There was not a lot to like about this one. For the second night in a row the Yankees managed only a handful of hits against a White Sox starter, this time Gavin Floyd, who led Chicago to a 3-2 victory. Floyd wasn’t over-powering. Most of his pitches were in the high 80′s, so it’s safe to say that the Yankee bats have cooled. This was to be expected because most of the damage was coming from about half the lineup.
Adding insult to injury, the Yankees squandered their second consecutive strong start. Ivan Nova made it into the seventh inning for the first time in his Major League career, lasting 6.1 innings on 92 pitches, allowing only one run on five hits and two walks. Nova was pulled in the seventh to make way for David Robertson, who continued his brilliance this season, getting the last two outs of the inning. The Yankees were up 2-1 after seven.
A one run lead is never safe but, if memory serves, the Yankee front office committed about $35 million this offseason to Rafael Soriano to make sure that Yankee one run leads would be all but a sure thing from the eighth inning onwards. Soriano continued his miserable start to the season, allowing the go-ahead two run home run to Paul Konerko. While it is fair to say that home plate umpire Greg Gibson was squeezing Soriano like a vice when it came to any pitch above the belt (a call he did not give Alex Rodriguez in the ninth inning, by the way), the blame with this one rests squarely with the petulant reliever. Most of the suspect calls came when Adam Dunn was at the plate, after Konerko deposited one in the people, and a pitcher of Soriano’s purported caliber should be able to adjust to poor officiating. That, and the pitch to Konerko was right down broadway, belt-buckle high. Juan Pierre would have crushed that one. (Related, but only a bit, I welcome readers to comment on whether or not Soriano wants to be in New York. Did he look this miserable with the Rays? Is his jerky air just an act? I for one am sick of the grumpy smurf routine.)
Soriano deserves only most of the blame for the loss. The rest can be divided equally among Curtis Granderson, Alex Rodriguez, Nick Swisher, Eric Chavez, Gustavo Molina and, to a lesser extent, Russell Martin. Those are the Yankees who managed not to get on base a single time in this game. (Martin is partially exonerated because he only got one at-bat.) In total the Yankees managed just four hits and two walks against the White Sox. Derek Jeter was the first Yankee to reach scoring position, and that only happened in the bottom of the ninth. The only offense came from a Robinson Cano moon-shot to right (which isn’t enough to make me forgive him for his .306 OBP this season) and a no-doubter off the bat of Brett Gardner, of all people.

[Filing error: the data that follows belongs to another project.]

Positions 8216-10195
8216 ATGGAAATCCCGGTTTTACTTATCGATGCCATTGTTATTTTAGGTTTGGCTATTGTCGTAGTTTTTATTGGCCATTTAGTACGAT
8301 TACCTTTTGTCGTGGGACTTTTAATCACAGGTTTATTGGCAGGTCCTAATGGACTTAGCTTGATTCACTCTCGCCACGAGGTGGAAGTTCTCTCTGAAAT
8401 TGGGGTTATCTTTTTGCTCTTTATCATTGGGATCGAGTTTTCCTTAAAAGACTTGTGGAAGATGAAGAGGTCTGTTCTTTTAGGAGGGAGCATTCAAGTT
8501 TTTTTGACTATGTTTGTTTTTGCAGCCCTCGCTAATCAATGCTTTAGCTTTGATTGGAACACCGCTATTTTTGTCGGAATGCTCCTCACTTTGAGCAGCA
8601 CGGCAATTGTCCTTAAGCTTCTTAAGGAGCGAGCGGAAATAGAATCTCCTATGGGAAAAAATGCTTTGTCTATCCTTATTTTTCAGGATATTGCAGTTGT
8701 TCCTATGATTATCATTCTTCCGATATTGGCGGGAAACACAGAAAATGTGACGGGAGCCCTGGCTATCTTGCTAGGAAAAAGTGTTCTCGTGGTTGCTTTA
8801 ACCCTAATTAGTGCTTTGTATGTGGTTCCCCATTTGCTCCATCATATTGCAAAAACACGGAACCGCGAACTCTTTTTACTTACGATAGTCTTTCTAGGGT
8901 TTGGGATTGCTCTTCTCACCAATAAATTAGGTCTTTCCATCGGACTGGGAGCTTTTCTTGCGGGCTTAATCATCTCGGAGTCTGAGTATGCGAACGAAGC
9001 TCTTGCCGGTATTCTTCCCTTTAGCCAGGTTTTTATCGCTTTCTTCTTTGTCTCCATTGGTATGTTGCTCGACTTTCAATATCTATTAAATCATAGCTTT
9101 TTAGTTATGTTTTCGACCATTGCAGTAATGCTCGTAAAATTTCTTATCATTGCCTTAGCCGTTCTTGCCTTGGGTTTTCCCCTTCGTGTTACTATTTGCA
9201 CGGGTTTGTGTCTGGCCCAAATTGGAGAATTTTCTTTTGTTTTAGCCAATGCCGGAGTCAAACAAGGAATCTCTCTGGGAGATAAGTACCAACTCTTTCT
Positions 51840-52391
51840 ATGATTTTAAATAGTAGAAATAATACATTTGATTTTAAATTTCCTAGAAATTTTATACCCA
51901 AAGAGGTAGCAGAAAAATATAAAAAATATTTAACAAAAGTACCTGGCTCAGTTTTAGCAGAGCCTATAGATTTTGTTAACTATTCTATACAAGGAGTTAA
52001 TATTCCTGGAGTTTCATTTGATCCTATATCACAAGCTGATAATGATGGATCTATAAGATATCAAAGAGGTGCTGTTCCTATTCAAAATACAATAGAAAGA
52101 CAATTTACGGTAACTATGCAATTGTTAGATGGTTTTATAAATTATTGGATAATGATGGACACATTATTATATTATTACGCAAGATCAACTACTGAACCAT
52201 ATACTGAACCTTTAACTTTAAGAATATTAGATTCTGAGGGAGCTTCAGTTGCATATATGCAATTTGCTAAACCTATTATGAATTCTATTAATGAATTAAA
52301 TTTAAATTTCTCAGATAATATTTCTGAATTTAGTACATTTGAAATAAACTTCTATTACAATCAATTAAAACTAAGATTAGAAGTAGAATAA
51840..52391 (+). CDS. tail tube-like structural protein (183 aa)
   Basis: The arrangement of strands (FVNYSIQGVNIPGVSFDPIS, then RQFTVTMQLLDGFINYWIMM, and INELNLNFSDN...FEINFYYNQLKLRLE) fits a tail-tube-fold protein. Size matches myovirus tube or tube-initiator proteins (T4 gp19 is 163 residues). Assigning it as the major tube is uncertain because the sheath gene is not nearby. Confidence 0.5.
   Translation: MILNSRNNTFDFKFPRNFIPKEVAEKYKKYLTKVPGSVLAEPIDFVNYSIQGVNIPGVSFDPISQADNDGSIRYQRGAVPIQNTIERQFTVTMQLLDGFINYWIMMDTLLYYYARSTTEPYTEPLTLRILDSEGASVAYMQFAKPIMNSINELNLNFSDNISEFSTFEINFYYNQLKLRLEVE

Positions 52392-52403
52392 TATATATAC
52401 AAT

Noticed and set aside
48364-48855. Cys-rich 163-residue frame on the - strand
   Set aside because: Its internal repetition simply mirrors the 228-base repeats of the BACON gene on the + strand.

The Yankees did make it interesting in the bottom of the ninth. Derek Jeter led things off with his new signature hit, a wimpy infield single. Joe Girardi then instructed Curtis Granderson to bunt because using all three of the Yankee outs would have been unfair to the White Sox. The only silver lining is that the sacrifice was effective and Jeter moved to second. Mark Teixeira then drew a walk.
That’s when the Brent Lillibridge show began. Lillibridge had come on as a pinch runner earlier in the game. The move paid off in spades. First, Lillibridge saved the lead when he made a leaping catch against the wall to get A-Rod for the second out of the inning. Rodriguez missed an opposite field homer by about an inch on the bat. If Lillibridge hits the wall even a bit harder, A-Rod has a double, and at least Jeter scores. But Lillibridge wasn’t done. Cano came up after that and smoked one down the right field line … right into the glove of a diving Brent Lillibridge. Ball game.
Admittedly, the Yankees had been coasting on a small handful of players who had been hitting out of their minds. With as many as four starters struggling mightily at any point in time there was no way the Bombers could continue their pace. Fortunately the Yankees have gotten off to a strong start, and have a two game hold on first place. The Yankees look to right the ship tomorrow against Mark Buehrle, with Bartolo Colon on the mound.
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